I want to have a callback invoked on my react.js component when its DOM element (including all child nodes) is actually loaded on the page and ready. Specifically, I have two components that I want to render the same size, choosing the maximum of whichever component has the larger natural size.

It looks like componentDidMount is not really what I want because it is only called once per component, but I want my callback to be called again anytime the component is finished rendering. I thought I could add an onLoad event to the top level DOM element, but I guess that only applies for certain elements, like <body> and <img>.

9 Answers 9


Add onload listener in componentDidMount

class Comp1 extends React.Component {
 constructor(props) {
    this.handleLoad = this.handleLoad.bind(this);

 componentDidMount() {
    window.addEventListener('load', this.handleLoad);

 componentWillUnmount() { 
   window.removeEventListener('load', this.handleLoad)  

 handleLoad() {
  $("myclass") //  $ is available here
  • 15
    also remember to add remove eventlistener componentWillUnmount() { window.removeEventListener('load', this.handleLoad) }
    – jasan
    Jan 29, 2019 at 21:17

Looks like a combination of componentDidMount and componentDidUpdate will get the job done. The first is called after the initial rendering, when the DOM is available, the second is called after any subsequent renderings, once the updated DOM is available. In my case, I both have them delegate to a common function to do the same thing.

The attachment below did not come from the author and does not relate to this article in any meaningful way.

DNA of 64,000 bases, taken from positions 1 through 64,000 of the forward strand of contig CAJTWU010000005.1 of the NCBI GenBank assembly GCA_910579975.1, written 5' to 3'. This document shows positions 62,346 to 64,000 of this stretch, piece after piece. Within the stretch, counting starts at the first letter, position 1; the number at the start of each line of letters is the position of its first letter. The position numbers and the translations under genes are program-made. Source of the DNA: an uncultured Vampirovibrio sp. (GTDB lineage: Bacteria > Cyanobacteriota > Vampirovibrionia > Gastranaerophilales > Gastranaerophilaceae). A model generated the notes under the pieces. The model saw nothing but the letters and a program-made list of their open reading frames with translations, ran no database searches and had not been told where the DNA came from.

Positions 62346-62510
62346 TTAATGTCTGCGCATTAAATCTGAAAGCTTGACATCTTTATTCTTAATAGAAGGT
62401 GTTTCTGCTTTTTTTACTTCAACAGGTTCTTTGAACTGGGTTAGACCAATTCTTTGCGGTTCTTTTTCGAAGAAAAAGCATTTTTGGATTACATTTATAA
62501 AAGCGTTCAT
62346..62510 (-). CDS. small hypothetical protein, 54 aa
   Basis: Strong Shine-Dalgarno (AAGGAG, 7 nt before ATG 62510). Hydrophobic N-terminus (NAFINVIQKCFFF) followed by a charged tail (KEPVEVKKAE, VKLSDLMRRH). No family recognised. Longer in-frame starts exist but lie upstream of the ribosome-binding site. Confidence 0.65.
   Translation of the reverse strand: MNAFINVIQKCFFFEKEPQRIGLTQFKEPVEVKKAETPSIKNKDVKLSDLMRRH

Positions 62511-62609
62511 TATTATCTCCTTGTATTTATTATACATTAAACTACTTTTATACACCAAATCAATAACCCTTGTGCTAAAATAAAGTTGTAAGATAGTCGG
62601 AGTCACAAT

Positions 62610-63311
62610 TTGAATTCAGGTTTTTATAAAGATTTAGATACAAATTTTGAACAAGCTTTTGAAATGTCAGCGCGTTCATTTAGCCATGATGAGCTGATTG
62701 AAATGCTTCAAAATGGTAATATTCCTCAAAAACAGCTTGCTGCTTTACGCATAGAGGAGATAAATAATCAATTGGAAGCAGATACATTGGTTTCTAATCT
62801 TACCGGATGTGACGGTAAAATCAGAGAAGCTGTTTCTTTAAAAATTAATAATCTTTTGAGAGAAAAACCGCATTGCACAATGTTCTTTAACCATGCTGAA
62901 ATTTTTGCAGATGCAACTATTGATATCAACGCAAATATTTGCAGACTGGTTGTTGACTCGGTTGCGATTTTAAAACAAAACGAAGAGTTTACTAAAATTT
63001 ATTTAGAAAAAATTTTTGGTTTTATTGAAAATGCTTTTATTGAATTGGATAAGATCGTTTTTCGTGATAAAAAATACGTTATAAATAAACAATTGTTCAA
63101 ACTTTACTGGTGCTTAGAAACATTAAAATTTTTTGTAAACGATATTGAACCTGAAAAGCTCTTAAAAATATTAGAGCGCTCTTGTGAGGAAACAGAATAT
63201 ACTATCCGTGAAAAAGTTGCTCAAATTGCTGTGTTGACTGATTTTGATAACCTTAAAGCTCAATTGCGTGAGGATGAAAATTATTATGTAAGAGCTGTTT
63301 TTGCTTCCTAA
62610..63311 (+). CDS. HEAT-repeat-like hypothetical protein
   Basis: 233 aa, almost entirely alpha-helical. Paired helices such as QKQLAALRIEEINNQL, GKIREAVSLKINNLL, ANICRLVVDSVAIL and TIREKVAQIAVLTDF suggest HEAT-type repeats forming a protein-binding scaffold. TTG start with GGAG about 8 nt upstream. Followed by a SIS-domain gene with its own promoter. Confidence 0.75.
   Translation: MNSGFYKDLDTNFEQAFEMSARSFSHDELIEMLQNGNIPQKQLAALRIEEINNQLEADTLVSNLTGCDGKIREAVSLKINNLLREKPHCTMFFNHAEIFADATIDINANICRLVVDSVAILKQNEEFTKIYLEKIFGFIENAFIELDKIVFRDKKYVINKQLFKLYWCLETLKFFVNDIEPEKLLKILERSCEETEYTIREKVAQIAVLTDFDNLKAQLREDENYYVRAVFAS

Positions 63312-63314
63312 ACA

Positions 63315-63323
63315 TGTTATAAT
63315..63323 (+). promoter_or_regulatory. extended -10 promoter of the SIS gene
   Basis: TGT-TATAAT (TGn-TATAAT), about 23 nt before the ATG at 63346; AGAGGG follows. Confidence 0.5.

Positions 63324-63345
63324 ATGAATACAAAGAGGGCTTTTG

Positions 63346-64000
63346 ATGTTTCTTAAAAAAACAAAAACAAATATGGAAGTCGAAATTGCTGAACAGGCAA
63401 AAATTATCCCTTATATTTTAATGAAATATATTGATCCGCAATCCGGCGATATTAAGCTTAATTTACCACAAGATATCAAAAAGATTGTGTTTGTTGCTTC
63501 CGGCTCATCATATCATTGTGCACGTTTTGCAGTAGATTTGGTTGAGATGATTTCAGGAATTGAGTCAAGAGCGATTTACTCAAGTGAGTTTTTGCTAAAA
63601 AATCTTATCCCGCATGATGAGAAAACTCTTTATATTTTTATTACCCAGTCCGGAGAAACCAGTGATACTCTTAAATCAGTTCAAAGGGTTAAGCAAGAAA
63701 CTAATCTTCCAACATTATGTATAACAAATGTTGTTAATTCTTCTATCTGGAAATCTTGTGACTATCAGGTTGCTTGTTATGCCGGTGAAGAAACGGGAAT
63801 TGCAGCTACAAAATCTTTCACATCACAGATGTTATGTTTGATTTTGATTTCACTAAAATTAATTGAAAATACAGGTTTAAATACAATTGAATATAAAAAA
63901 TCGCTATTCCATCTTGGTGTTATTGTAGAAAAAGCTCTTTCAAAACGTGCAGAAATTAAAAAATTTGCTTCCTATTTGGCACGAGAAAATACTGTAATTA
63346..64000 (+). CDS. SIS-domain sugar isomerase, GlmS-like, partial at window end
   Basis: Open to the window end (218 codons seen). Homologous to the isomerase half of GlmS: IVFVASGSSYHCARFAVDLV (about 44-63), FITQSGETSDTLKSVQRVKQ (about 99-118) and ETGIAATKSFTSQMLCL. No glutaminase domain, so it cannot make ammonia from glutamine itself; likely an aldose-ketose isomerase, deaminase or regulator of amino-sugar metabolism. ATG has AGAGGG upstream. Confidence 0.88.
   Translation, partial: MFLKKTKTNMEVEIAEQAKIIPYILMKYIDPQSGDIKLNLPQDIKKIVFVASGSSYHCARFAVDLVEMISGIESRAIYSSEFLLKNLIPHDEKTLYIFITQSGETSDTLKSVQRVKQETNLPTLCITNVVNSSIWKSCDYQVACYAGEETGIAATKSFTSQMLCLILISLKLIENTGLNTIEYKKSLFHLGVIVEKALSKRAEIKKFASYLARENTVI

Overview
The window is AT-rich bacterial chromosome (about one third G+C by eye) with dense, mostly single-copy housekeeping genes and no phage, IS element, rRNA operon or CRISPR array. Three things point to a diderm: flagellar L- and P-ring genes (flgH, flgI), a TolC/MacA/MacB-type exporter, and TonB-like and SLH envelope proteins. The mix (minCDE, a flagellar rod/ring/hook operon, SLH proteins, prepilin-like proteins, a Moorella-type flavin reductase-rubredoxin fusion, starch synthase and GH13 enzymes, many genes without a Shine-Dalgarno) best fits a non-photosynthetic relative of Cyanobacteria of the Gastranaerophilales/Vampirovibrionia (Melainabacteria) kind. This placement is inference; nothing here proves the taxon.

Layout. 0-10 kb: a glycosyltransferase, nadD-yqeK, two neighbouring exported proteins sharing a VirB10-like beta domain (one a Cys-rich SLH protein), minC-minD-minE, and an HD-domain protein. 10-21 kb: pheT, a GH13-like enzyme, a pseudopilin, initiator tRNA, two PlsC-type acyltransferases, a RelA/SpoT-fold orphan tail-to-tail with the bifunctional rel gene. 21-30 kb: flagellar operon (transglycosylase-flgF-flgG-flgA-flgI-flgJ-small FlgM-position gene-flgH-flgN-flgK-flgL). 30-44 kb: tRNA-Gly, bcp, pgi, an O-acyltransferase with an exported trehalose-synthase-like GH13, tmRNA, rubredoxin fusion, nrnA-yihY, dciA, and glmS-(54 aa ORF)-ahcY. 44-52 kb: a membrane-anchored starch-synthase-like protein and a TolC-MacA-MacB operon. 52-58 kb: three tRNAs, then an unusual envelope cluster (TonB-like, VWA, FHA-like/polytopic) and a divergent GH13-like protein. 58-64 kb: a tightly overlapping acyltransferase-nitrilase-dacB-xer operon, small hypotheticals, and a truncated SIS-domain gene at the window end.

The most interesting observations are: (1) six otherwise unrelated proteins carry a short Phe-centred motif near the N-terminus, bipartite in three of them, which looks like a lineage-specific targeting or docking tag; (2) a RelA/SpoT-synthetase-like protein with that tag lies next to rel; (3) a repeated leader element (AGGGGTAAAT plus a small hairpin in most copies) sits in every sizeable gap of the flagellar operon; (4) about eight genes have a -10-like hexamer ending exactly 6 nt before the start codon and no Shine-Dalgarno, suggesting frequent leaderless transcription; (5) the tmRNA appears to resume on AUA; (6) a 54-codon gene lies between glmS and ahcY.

• 2
    but componentDidUpdate will be called many times which is not feasible
    – John
    Apr 2, 2018 at 6:13
  • @John in what way is it not feasible? Apr 3, 2018 at 11:27
  • 2
    @brianmearns While using a state management library like redux, the parent props can change many times and each time componentDidUpdate would get called. Won't be feasible in this case if all we need is to wait for the initial DOM render. Attaching a load listener in componentDidMount seems better in that case as shown in one of the answers below. Jun 20, 2018 at 12:13
  • Does this only work on the top-level component? How does this approach ensure that all of the child components have finished rendering? Sep 28, 2018 at 20:14
  • 1
    when i use this method, it gave me an maximum depth because it create an infinite loop
    – Walls
    Jun 4, 2020 at 5:58

A combination of componentDidMount and componentDidUpdate will get the job done in a code with class components. But if you're writing code in total functional components the Effect Hook would do a great job it's the same as componentDidMount and componentDidUpdate.